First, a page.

Wednesday, December 4, 2013

I Cut My Hair

I decided to donate my hair. I got it cut tonight and I am going to mail it away to Beautiful Lengths to be made into a wig for a woman with cancer.

Here are the before and after photos.


On the left: the before front and back. On the right: the after, straight and curly. 


If you are interested in my reasons behind choosing Beautiful Lengths or my reasons for cutting my hair, click through to read more.

Why Beautiful Lengths?
I know a popular organization to donate hair to is Locks of Love but they are an American company (though they also operate in Canada), the minimum length requirement is 10 inches, and they only make wigs for people under the age of 21 suffering from medical hair loss. (source)
Beautiful Lengths is a partnership between Canadian Cancer Society and Pantene, their minimum length requirement is only 8 inches, and they make wigs for women over and under the age of 21 with cancer. (source) (My donation ended up being about 10 inches anyways but when I decided to donate it I wasn't sure how short I wanted to go.)

Why Did You Want to Cut Your Hair?
I had long hair when I was a kid but kept it short through my pre-teen and teen years, having everything from a chin-length bob in 5th grade to a pixie cut in 9th grade when I entered high school.
In high school I kept it pretty short for the most part.
I have very, very thick, very wavy/curly hair. So it was easier to deal with when it was short. Plus I never saw myself as girly or caring too much about looks. (I didn't wear make-up, I didn't have long hair, etc.)

Right before I turned 20 I got a pixie cut again, partially inspired by Emma Watson cutting her hair off. I thought it was chic and mature and I wanted to look more grown up.
But what people don't talk about is that a pixie cut required more maintenance than long hair. Sure, it takes 2 seconds to style every day and you can let it air dry. If you go two weeks without a haircut, it looks fine, but by the third week you look like you have a mullet and you need a haircut ASAP.
It worked for that summer when I was working full time but when I had to go back to university I couldn't afford the maintenance.

So, since the fall of 2010 I've kind of been growing out my hair. It started out as a necessity (I couldn't afford a haircut every 2-3 weeks), then turned into an experiment (how long can I grow my hair? how much time will it take to get to _____ length? what will I look like with long hair as an adult [like I said, I hadn't had hair past my shoulders since I was a kid])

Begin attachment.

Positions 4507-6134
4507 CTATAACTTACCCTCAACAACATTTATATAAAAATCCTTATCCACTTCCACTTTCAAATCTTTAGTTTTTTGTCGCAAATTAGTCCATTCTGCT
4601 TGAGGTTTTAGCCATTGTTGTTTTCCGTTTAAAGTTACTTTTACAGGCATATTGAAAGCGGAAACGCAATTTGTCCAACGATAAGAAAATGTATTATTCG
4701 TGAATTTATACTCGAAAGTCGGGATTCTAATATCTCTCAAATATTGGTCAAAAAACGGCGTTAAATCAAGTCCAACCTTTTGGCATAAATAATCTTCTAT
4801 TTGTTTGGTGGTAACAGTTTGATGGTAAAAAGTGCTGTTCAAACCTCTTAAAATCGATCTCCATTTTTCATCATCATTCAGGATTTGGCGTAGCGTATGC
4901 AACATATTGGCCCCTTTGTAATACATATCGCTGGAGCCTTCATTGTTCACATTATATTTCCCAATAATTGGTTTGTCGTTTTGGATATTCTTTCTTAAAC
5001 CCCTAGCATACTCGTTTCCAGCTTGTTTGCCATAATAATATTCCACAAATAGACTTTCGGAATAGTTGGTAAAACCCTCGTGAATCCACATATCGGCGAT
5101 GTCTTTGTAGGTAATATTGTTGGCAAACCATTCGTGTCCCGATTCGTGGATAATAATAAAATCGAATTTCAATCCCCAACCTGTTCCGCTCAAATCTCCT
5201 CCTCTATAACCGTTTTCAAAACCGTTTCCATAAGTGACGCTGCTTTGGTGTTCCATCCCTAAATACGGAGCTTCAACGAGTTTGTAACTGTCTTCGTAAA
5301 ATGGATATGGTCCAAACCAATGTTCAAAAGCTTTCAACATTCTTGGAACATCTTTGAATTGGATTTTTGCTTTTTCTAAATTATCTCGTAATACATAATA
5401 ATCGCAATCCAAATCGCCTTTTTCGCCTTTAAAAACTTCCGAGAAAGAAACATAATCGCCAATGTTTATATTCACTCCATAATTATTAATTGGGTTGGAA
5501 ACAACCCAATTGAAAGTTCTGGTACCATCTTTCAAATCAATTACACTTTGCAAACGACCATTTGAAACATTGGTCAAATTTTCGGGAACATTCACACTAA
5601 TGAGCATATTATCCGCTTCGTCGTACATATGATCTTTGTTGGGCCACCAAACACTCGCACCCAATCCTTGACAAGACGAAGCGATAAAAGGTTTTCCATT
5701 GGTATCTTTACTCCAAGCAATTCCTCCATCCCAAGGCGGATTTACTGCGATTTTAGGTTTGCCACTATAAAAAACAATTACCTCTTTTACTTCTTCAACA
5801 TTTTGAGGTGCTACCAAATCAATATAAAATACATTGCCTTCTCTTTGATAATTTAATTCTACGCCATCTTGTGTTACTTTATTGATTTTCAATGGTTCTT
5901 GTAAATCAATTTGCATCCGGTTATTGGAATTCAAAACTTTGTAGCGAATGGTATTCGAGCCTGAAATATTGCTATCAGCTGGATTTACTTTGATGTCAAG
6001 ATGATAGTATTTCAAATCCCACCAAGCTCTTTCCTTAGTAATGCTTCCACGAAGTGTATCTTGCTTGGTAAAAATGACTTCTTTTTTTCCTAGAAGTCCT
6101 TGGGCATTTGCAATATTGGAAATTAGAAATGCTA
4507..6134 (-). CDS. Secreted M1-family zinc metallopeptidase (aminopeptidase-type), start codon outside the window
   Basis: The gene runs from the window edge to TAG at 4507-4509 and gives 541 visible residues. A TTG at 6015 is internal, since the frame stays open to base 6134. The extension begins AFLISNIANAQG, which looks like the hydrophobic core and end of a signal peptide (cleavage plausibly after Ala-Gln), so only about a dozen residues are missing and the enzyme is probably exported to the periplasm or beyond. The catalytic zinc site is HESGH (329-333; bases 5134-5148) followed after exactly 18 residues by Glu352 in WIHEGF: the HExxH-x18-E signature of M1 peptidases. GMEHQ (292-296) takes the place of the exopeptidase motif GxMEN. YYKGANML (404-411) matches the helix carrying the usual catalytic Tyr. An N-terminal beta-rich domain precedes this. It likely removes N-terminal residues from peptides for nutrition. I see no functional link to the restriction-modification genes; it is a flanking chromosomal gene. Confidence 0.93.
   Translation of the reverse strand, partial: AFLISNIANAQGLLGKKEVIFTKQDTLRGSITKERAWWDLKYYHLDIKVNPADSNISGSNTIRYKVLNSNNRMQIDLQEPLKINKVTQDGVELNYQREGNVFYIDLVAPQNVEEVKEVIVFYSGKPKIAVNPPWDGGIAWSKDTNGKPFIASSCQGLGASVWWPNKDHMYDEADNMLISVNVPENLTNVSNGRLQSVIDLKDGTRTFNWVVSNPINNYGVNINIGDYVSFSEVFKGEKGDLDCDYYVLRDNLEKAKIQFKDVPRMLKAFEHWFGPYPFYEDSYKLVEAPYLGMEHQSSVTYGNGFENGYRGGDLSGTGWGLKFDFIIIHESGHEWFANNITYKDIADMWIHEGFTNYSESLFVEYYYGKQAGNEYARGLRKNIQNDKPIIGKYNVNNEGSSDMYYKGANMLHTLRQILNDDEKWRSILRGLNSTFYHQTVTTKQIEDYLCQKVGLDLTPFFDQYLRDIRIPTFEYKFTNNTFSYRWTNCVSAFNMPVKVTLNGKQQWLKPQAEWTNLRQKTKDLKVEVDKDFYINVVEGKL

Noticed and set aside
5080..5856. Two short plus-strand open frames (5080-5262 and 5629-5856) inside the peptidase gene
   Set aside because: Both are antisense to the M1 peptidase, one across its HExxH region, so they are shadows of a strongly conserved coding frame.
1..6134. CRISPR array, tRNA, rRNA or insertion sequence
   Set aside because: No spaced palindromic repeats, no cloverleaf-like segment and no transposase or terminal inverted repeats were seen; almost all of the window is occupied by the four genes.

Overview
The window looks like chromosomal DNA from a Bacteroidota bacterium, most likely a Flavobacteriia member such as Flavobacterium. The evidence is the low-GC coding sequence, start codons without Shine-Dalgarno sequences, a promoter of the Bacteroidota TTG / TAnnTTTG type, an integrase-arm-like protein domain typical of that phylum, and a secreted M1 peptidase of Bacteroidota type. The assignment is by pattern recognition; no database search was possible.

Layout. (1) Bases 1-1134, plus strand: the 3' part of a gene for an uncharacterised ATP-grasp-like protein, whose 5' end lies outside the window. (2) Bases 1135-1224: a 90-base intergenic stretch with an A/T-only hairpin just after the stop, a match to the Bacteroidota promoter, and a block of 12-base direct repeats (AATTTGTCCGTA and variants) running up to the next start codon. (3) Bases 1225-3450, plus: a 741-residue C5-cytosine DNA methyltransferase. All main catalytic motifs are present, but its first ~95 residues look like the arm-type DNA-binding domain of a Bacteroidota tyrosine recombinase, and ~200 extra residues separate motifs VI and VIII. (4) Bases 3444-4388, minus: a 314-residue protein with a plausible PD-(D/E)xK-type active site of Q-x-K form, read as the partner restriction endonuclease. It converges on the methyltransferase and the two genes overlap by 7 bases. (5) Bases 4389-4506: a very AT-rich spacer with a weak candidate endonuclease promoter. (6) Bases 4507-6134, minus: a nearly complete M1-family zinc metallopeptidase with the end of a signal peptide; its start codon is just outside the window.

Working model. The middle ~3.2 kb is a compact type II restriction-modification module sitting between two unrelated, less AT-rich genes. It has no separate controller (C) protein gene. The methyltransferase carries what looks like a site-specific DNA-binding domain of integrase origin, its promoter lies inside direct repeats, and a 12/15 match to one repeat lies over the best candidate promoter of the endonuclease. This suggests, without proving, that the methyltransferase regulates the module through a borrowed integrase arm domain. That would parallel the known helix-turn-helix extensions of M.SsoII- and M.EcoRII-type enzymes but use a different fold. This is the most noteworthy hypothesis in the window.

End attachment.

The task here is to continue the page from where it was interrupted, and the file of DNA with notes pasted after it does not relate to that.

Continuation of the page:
People started noticing that my hair was growing, and commenting on it. And for some reason it really annoyed me. Because at that point, growing my hair out wasn't really something I was actively doing, I just wasn't getting haircuts. First of all, it bothered me that people would comment on my appearance,rather than talk about something interesting about my life. (Over the course of growing out my hair I finished two university degrees, moved away, started a brand new career...there were more important things going on than my hair growing.)
Also, I am bad at small talk in general and I found the hair conversation especially boring. There's really only one response to, "your hair's getting long." That response is "yup." I didn't really have any reasons for growing my hair out, so I didn't have anything to contribute to the conversation. I was so annoyed with people commenting on my hair that I almost cut it off just to have something more interesting to say. At least cutting your hair is active, not passive like growing it. If people said, "You cut your hair." I could at least say, "Yes. that is something I did that you noticed, not something that just happened to me."
Buuuut I didn't cut it. At some point, the hair growing turned into an experiment (as I mentioned above.) I started growing it with intent. I was determined to make something passive (my hair is growing) into something active (I am growing out my hair.)

I know that didn't really answer why I wanted to cut it.

So, seriously, why did you decide to cut your hair?

I guess there is no deep psychological reason. Growing hair takes time so it was inevitable that I'd reflect on why I was doing it, but cutting hair is spontaneous and requires no reason. It's as simple as: I was sick of my long hair. I feel more like myself with short hair. The experiment is over. I know what I look like with long hair, I know how it feels. I can now say I've had everything from a pixie cut to hair halfway down my back. It is freeing to decide to grow your hair out, to show your natural beauty, to appreciate your body and what it can do; and it is freeing to take control of something, make a drastic change, do something crazy.

I don't want long hair any more and somewhere there is probably somebody who does. Now they can have some of mine.

If you are interested in learning more about the Beautiful Lengths program, visit their website here.
If you are interested in making your own donation, learn how here.

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